Java: using streams vs. iterating over chars for parsing raw data from file [closed]

I have to build a JAVA app to parse data stored in a log file. The file reader code I used returns lines as an array of strings as shown below.

R:16-08-2021 18:32:09 <STX>1120007 - 01           <ETX>0x3A
S:16-08-2021 18:32:09 <ACK>
R:16-08-2021 18:32:09 <STX>2xxxxxxxxxx<ETX>0x3F
S:16-08-2021 18:32:09 <ACK>
R:16-08-2021 18:32:09 <STX>300 15.3  0.6  1.0  0.6  3.0 13.7 83.8  0.0  0.0  0.0  0.0  910<ETX>0x35
S:16-08-2021 18:32:09 <ACK>
R:16-08-2021 18:32:09 <STX>4   02 6 651<ETX>0x11
S:16-08-2021 18:32:09 <ACK>
R:16-08-2021 18:32:09 <STX>5 1A1A  B  15 650  15  76  87    7.16  0.6<ETX>0x7F
S:16-08-2021 18:32:09 <ACK>
R:16-08-2021 18:32:09 <STX>5 2A1B  V  15 650  87 101 123   10.66  1.0<ETX>0x78
S:01-09-2021 16:06:08 <ACK>
R:01-09-2021 16:06:08 <STX>6<ETX>0x35
S:01-09-2021 16:06:08 <ACK>
R:01-09-2021 16:06:08 <STX>7  1   71.350   71.300   71.340   71.338   71.346   71.347   71.348   71.349   71.350   71.350<ETX>0xF
S:01-09-2021 16:06:08 <ACK>
R:01-09-2021 16:06:09 <STX>7  2   71.350   71.350   71.350   71.350   71.350   71.350   71.350   71.350   71.350   71.350<ETX>0x6
S:01-09-2021 16:06:09 <ACK>
R:01-09-2021 16:06:09 <STX>7  3   71.350   71.350   71.350   71.350   71.350   71.350   71.350   71.350   71.350   71.350<ETX>0x7
S:01-09-2021 16:06:09 <ACK>
R:01-09-2021 16:06:09 <STX>7  4   71.350   71.350   71.350   71.350   71.350   71.350   71.350   71.350   71.350   71.350<ETX>0x0
S:01-09-2021 16:06:09 <ACK>
...

I have to consider only the substrings between <STX> and <ETX>. The first character (integer from 1 to 7), also called the header, represents the type of record. Hence, the number of fields to split the remaining characters into, as well as the width of each field, is dependent on the first character.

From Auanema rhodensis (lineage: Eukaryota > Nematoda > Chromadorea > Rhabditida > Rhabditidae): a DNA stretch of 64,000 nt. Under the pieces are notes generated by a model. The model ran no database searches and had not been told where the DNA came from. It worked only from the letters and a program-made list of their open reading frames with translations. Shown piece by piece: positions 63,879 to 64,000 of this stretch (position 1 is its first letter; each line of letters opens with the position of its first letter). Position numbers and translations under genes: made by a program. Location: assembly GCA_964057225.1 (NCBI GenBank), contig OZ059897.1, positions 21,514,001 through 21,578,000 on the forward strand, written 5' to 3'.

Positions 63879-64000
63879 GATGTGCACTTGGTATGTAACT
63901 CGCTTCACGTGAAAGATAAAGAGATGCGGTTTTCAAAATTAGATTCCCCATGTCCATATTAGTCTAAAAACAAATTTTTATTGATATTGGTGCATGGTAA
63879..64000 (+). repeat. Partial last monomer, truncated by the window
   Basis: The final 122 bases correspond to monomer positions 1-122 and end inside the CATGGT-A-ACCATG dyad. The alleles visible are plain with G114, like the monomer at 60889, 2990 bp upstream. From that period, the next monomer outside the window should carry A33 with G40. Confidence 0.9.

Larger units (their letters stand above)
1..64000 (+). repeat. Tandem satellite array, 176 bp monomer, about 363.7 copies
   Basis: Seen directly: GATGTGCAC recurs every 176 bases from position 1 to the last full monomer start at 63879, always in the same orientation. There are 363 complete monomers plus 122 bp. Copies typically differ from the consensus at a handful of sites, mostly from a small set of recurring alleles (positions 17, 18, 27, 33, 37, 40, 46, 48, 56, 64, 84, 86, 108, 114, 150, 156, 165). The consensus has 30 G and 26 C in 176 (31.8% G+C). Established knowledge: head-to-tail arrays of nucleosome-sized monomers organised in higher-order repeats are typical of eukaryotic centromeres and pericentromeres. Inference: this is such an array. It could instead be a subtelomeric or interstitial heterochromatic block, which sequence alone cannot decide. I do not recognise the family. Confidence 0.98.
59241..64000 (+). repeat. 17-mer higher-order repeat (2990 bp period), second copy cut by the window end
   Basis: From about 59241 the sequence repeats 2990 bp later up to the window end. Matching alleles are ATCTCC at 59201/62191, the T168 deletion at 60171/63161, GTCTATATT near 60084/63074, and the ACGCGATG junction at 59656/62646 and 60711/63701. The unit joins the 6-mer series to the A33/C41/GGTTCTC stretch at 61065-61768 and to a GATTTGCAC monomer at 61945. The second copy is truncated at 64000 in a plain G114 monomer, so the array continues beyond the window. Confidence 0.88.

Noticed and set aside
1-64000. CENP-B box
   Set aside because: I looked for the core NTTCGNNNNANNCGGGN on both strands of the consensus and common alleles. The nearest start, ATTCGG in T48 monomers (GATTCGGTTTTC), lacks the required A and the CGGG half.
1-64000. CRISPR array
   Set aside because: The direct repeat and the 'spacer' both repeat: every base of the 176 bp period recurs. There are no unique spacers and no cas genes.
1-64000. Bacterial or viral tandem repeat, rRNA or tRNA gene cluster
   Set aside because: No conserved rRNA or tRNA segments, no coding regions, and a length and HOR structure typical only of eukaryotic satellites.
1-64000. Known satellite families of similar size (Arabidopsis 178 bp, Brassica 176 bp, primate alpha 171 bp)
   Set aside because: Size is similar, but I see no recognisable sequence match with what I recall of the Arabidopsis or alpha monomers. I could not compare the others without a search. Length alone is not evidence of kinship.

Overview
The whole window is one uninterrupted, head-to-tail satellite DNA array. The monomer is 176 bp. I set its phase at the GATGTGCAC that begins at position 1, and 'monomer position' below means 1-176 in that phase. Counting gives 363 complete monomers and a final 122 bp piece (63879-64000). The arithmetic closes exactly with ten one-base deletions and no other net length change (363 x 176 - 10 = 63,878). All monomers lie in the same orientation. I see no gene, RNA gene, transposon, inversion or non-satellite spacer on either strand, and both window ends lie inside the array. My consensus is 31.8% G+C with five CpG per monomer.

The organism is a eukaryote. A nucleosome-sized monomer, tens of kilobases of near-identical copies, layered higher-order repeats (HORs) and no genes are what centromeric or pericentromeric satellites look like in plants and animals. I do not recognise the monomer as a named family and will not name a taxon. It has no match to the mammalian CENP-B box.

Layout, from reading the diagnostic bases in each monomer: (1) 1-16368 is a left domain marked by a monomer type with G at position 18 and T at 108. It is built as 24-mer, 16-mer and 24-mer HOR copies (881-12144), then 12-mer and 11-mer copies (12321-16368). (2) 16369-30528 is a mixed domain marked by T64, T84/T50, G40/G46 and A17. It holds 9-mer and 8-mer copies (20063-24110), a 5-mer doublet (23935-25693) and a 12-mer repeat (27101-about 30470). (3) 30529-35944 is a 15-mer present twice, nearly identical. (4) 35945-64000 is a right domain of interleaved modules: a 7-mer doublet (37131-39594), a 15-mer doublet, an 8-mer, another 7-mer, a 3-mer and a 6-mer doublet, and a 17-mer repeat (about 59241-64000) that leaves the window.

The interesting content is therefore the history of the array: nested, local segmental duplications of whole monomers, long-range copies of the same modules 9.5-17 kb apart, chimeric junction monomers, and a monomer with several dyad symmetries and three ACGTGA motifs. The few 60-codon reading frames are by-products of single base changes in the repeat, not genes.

I have thought of a few ways to do this:

  1. Convert each string after <STX> into into some kind of stream and consume first character, switch-cases according to the number, then consume appropriate length of chars as per the case.
  2. Split the line and keep the first substring after <STX> using String.split, then iterate over each character using String.charAt(int i), switch-case at i==0, then iterate and store appropriate no. of chars.
  3. Iterate over each character in the complete line using String.charAt(int i), switch-case at i==27, and so on.

Which of these methods should produce the most maintainable code while not compromising on the speed/resources?

If I should go with 1, what is the appropriate way of converting the string to a stream and consuming it, for my use case? e.g.: converting to ByteArrayInputStream, or to a Stream<Character> (functional programming).

Currently the log file is 70,000 lines long and growing.

EDIT: The log file is a text file on Windows, with CRLF endings. The <STX> is read from the text file as it is (5 characters) and it’s not a control byte in the log file.

I have used the following code

public class LogParser {

private static long lineNo = 69408;
private static String fileLocation = "C:\xxx\log\log_00.log";

public static void main(String[] args) {
    parseRawData();
}

private static void parseRawData() {
    try {
        Stream<String> nextLinesStream = Files.lines(Paths.get(fileLocation), StandardCharsets.UTF_8)